During Brake Safety Week, inspectors will primarily conduct the North American Standard Level I Inspection, which is a 37-step procedure that includes an examination of driver operating requirements and vehicle mechanical fitness. Inspections conducted will include inspection of brake-system components to identify loose or missing parts; air or hydraulic fluid leaks; defective rotor conditions; measurement of pushrod travel; mismatched air chamber sizes across axles; air reservoir integrity and mounting; worn linings, pads, drums or rotors; required brake-system warning devices; and other brake-system components. Vehicles with defective or out-of-adjustment brakes will be placed out of service.
In addition, in the 12 jurisdictions using performance-based brake testing (PBBT) equipment, vehicle braking efficiency will be measured. PBBTs measure the cumulative brake force for the entire vehicle and divide it by the total vehicle weight to determine overall vehicle braking efficiency. The minimum braking efficiency for trucks is 43.5 percent, required by 393.52 of the U.S. Federal Motor Carrier Safety Regulations and the CVSA North American Standard Out-of-Service Criteria.
Brake Safety Week is part of the Operation Airbrake Program, sponsored by CVSA in partnership with the Canadian Council of Motor Transport Administrators and the U.S. Department of Transportation’s Federal Motor Carrier Safety Administration.
What You May Not Know About Brake Systems and Inspections
- Are automatic brake adjusters required?
- How do you verify that your ABS is working?
- What is your regulation brake stroke limit?
- How to identify chaffed or worn hoses
- What is a PBBT inspection?
Answers to all the above questions can be found by clicking on the following link:
Registration Open for FMCSA Safe Driver Apprenticeship Pilot Program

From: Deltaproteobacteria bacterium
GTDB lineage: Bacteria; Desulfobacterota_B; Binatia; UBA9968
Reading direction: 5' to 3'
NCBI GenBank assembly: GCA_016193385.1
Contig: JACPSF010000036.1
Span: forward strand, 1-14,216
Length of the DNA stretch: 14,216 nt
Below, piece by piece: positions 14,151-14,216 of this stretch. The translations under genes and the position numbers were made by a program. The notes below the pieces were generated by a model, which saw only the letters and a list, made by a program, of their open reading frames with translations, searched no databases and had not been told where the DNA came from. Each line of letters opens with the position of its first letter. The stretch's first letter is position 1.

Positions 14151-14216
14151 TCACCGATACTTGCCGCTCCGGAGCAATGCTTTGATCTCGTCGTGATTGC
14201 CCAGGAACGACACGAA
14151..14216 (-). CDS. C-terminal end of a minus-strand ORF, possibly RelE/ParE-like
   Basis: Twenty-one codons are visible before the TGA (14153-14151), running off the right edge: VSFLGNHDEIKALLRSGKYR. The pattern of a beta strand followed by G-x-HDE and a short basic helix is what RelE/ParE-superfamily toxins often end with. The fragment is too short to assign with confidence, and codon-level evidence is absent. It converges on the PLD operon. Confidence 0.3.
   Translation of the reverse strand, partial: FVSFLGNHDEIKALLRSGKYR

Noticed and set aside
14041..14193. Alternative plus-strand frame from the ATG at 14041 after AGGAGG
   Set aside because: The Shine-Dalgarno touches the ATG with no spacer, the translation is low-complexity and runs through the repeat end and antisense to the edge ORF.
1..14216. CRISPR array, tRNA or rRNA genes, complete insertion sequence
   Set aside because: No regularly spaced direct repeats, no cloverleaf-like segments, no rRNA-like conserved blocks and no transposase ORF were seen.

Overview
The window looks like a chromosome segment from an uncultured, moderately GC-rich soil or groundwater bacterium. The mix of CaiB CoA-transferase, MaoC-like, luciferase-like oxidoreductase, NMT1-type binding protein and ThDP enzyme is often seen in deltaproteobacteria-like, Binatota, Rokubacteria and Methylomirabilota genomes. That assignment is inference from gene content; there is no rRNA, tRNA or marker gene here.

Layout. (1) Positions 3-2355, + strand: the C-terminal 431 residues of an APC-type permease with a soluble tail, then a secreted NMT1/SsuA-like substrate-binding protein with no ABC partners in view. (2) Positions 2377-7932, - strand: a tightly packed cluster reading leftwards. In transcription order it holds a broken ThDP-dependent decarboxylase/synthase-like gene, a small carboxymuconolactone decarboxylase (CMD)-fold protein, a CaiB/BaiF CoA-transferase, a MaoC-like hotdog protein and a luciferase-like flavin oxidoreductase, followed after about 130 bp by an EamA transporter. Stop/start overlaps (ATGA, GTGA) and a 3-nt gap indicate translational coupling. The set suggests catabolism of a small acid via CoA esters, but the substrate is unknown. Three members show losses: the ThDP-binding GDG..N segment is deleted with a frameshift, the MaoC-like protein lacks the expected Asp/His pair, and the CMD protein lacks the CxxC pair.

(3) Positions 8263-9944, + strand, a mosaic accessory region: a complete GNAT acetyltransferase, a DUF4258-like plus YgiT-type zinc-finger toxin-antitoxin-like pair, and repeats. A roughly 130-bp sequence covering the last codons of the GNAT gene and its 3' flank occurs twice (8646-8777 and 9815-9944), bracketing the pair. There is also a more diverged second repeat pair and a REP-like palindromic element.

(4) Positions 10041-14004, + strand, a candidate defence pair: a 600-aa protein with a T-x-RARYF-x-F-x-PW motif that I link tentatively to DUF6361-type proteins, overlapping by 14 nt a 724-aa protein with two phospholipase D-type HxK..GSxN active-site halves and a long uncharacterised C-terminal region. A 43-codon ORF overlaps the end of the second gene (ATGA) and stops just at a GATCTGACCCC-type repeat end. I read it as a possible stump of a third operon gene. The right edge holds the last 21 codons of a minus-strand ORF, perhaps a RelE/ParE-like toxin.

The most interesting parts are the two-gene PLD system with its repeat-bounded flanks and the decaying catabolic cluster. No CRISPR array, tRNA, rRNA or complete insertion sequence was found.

The Federal Motor Carrier Safety Administration is now accepting applications for its Safe Driver Apprenticeship Pilot Program, which will allow 18–20-year-old drivers with an intrastate commercial driver’s license to operate commercial motor vehicles in interstate commerce after completing two probationary periods totaling 400 hours. The agency seeks up to 1,000 carriers and 3,000 drivers to participate on a voluntary basis in the program. The agency will monitor the safety record of the participating carriers and drivers over the pilot program, which is expected to last three years. On January 14, 2022, the FMCSA announced in a Federal Register Notice the establishment of the apprenticeship pilot program. To participate in the pilot program, motor carriers must register with the U.S. Department of Labor Registered Apprenticeship Program. In addition, carriers that would like to participate in the SDAP must complete an application for participation and submit monthly data on an apprentice’s driver activity (e.g., vehicle miles traveled, duty hours, driving hours, off-duty time, or breaks), safety outcomes (e.g., crashes, violations, and safety-critical events), and any additional supporting information (e.g., onboard monitoring systems or investigative reports from previous crashes). Also, carriers will be required to notify FMCSA within 24 hours of: (1) any injury or fatal crash involving an apprentice; (2) an apprentice receiving an alcohol-related citation in any vehicle (e.g., driving under the influence or driving while intoxicated); (3) an apprentice choosing to leave the pilot program; (4) an apprentice leaving the carrier; or (5) an apprentice failing a random or post-crash drug/alcohol test. Motor carrier applicants must not have a conditional or unsatisfactory safety rating and must meet other safety and regulatory compliance metrics. The SDAP will not authorize apprentice drivers to transport passengers or hazardous materials or operate double- or triple-trailer combinations or cargo tank vehicles. Safety performance data generated by the pilot program may be used by the agency to consider lowering the current 21-year-old minimum driving age in a future rulemaking.